20 Java Programming: From Problem Analysis to Program Design, 3 rd Edition Complete definitions of the predefined Java classes and Java API specifications: 4. A description of Java code conventions widely accepted in the Java community: 5. It is common practice to write Java comments that are compatible with the SunMicrosystems JavaDoc tool. This tool is capable of creating organized documentation for a Java project simply by parsing the comments in the Java source files. A thorough description of the JavaDoc standard can be found at: Key Terms arithmetic expression An expression constructed by using arithmetic operators and numbers. assignment operator The (=) the equals sign. Assigns a value to an identifier. associativity The order in which an operator is evaluated. binary operator An operator that has two operands. Boolean A data type that deals with logical values. cast operator Used for explicit type conversion. character string see string class Is used to create Java programs, either application or applet; it is used to group a set of related operations, and it is used to allow users to create their own data types. collating sequence A specific non-negative integer value in the Unicode character set. computer program A sequence of statements whose objective is to accomplish a task. data type A set of values together with a set of operations. decimal expression See floating-point expression declaration statement Used to declare things such as variables. decrement operator (--), which decreases the value of a variable by 1. double precision Values of type double. executable statements Perform calculations, manipulate data, create output, accept input, and so on. floating point expression An expression in which all operands in the expression are floating-point numbers. floating-point notation A form of scientific notation used by Java to represent real numbers. identifier Consists of letters, digits, the underscore character ( _), and the dollar sign ($), and must begin with a letter, underscore, or the dollar sign. implicit type coercion When a value of one data type is automatically changed to another data type. increment operator (++), which increases the value of a variable by 1. initialized A named constant that is declared integral A data type that deals with integers, or numbers without a decimal part. integral expression An expression where all operands are integers

21 Java Programming: From Problem Analysis to Program Design, 3 rd Edition 2-21 keyword A symbol that can not be redefined within any program. Also called a reserved word. length Describes the number of characters in a string. logical (Boolean) expression An expression that evaluates to true or false. method A set of instructions designed to accomplish a specific task. mixed expression An expression that has operands of different data types. multiple line comments Comments that are enclosed between /* and */. The compiler ignores anything that appears between /* and */. named constant A memory location whose content is not allowed to change during program execution. null (empty) A string containing no characters. operands The numbers and alphabetical symbols in the expression. operator precedence rules Determine the order in which operations are performed to evaluate an expression. output statements Any statement that sends data to the output device. Typically the output statement will print data to the monitor. package A collection of related classes. precedence See operator precedence rules precision The maximum number of significant digits. predefined methods Methods that are included in the Java class library. programming A process of planning and creating a program. programming language A set of rules, symbols, and special words. prompt lines Executable statements that inform the user what to do. run-together word When the name of a constant is a combination of more than one word. self-documenting identifiers Identifiers in the second set of statements. semantics The set of rules that gives meaning to a language. semantic rules Determine the meaning of instructions in a programming language. single line comment A statement that begins with // and can be placed anywhere in the line. single precision Values of type float. source code The combination of the import statements and the program statements. source file A file containing the source code, having the file extension.java. standard input stream object An object that is designed to receive input from the input device, such as System.in. standard methods See predefined methods standard output object An object that is designed to send data to the output device, such as System.out. statement terminator The semicolon (;) that terminates a statement. string A sequence of zero or more characters, which is enclosed in double quotation marks. string constant See String string literal See String syntax rules Rules of a programming language that determine the validity of instructions. token The smallest individual unit of a program written in any programming language. type casting See cast operator type conversion See cast operator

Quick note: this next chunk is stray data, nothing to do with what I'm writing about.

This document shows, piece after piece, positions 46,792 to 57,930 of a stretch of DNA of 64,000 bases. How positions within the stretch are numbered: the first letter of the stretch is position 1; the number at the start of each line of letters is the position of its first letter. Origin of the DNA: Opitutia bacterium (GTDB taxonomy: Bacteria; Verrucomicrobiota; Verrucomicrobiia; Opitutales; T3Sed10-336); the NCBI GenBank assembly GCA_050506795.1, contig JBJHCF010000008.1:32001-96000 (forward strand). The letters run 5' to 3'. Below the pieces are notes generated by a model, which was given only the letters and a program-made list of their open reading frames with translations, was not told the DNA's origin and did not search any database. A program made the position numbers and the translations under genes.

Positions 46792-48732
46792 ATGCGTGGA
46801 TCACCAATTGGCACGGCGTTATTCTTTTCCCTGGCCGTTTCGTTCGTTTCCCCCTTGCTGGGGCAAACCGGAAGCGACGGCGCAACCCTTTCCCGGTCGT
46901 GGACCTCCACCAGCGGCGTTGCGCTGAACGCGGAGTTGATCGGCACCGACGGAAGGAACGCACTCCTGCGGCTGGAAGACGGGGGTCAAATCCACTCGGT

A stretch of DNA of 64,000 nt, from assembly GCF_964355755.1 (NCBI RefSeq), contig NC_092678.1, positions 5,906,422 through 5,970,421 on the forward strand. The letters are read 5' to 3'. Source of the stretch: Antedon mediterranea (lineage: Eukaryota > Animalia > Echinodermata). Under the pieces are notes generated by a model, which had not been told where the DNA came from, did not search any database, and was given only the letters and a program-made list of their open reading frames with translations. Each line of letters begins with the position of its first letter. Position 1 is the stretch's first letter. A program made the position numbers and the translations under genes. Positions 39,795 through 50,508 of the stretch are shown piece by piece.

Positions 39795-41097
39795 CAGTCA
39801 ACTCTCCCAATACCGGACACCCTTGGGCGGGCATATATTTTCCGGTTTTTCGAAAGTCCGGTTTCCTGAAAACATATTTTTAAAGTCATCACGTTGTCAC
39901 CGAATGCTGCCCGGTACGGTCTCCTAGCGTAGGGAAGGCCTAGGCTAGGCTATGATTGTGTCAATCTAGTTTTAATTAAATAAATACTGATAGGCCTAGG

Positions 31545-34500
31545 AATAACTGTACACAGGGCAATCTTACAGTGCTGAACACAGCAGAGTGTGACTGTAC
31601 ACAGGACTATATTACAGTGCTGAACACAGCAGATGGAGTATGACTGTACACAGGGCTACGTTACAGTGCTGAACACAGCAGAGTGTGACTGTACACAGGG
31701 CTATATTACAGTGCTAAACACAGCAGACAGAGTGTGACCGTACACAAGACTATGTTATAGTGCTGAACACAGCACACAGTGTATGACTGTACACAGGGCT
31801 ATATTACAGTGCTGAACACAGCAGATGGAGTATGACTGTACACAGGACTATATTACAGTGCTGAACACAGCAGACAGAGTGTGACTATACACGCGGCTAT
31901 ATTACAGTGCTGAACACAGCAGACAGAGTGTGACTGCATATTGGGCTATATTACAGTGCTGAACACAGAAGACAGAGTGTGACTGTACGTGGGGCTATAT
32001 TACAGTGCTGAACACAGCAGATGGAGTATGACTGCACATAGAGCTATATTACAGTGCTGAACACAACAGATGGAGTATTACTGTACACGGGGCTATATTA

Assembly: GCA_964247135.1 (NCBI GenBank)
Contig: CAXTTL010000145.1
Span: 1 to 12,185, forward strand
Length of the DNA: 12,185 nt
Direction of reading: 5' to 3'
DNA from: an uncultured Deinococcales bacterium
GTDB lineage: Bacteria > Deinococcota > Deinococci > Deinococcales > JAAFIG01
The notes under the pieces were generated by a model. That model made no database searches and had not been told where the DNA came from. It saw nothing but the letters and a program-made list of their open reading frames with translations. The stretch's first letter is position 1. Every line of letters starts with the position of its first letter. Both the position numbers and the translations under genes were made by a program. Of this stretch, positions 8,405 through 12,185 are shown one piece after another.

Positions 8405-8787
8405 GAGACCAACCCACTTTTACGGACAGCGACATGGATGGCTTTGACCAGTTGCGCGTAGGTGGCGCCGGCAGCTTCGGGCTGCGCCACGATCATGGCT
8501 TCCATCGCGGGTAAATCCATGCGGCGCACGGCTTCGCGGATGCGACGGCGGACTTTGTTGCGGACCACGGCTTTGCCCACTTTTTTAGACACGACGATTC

22 Java Programming: From Problem Analysis to Program Design, 3 rd Edition 2-22 unary operator An operator that has only one operand. variable A memory location whose content may change during program execution.